What’s so sick about Michael Gove’s plan is that he’s maximising the damage he can cause to the economy

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It's pretty frustrating watching Michael Gove announce cuts to the school building programme.

Seven hundred communities will not get the schools they need.

As Andrew Rawnsley in the Observer puts it:

The furore around Michael Gove ought to serve as a caution to his colleagues. It illustrates how easy it is to swagger your machismo as an axeman when you are talking abstract percentages and how hard it is when you have to bring down the blade. It is one thing to type some numbers into a Whitehall spreadsheet and quite another to translate them into real cuts to real services used by real voters.

The turbulence around the education secretary is but a light squall compared to the dark tornadoes of trouble coming over the horizon.

Oh, so true.

But what is worse — none of this is needed. As the Green New Deal has shown now is the time for serious investment — not the time for cuts. Cuts will increase the size of the government deficit. Investment would reduce it.

Yes I know that sounds perverse,  but remember first at last one Nobel laureate agrees and second,  we’re talking about a country here, not a company or a household. Countries are very different beasts — and basically work the opposite way to companies and households. So if a company sacks someone the cost has gone away. If a country sacks someone the problem is still there, but now it’s not doing anything useful to pay its way. And that makes them more costly than when they ere employed.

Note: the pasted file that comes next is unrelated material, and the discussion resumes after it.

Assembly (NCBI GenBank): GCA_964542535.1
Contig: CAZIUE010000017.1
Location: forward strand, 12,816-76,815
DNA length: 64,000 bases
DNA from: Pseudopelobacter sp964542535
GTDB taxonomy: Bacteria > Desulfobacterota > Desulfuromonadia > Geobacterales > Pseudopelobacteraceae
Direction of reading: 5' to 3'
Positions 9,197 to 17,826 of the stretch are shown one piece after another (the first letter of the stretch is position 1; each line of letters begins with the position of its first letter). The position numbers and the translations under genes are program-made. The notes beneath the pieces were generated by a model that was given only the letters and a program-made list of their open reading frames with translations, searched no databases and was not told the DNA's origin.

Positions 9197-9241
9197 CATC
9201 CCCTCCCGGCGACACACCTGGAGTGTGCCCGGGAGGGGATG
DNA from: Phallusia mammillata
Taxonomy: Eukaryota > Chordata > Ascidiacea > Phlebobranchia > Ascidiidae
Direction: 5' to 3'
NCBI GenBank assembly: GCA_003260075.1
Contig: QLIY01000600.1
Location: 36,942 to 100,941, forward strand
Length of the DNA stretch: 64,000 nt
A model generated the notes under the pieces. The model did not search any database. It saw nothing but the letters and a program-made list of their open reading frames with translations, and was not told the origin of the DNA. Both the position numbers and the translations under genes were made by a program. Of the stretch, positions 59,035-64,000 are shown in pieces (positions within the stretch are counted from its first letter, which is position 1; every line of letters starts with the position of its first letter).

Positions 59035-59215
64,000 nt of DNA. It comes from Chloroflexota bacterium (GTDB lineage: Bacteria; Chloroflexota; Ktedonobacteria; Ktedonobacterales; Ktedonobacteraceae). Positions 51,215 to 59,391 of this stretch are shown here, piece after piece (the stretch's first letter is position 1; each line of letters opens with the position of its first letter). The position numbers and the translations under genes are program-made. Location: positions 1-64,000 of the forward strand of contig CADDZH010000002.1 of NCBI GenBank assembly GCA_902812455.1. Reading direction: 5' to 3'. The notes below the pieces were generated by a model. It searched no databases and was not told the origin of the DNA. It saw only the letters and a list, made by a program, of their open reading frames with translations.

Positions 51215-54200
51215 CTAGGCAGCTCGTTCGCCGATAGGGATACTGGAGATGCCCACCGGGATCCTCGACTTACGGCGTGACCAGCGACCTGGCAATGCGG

Confusing? Maybe. But right, all the same. And that’s why the ConDems are going to be offering trauma for no good reason at all. Unless William Keegan is right when he wrote today confirming another argument I have presented here — which he summarises as follows:

Now, I have never been a believer in the politics of envy, but it seems to me that, from the insouciant way they are going about the cuts, and the savagery of their approach to the public sector, the coalition is in danger of reviving an old-fashioned class war.

I have no doubt: the only explanation for this is class war, but by those with privilege on the rest.

And that makes it particularly sickening.

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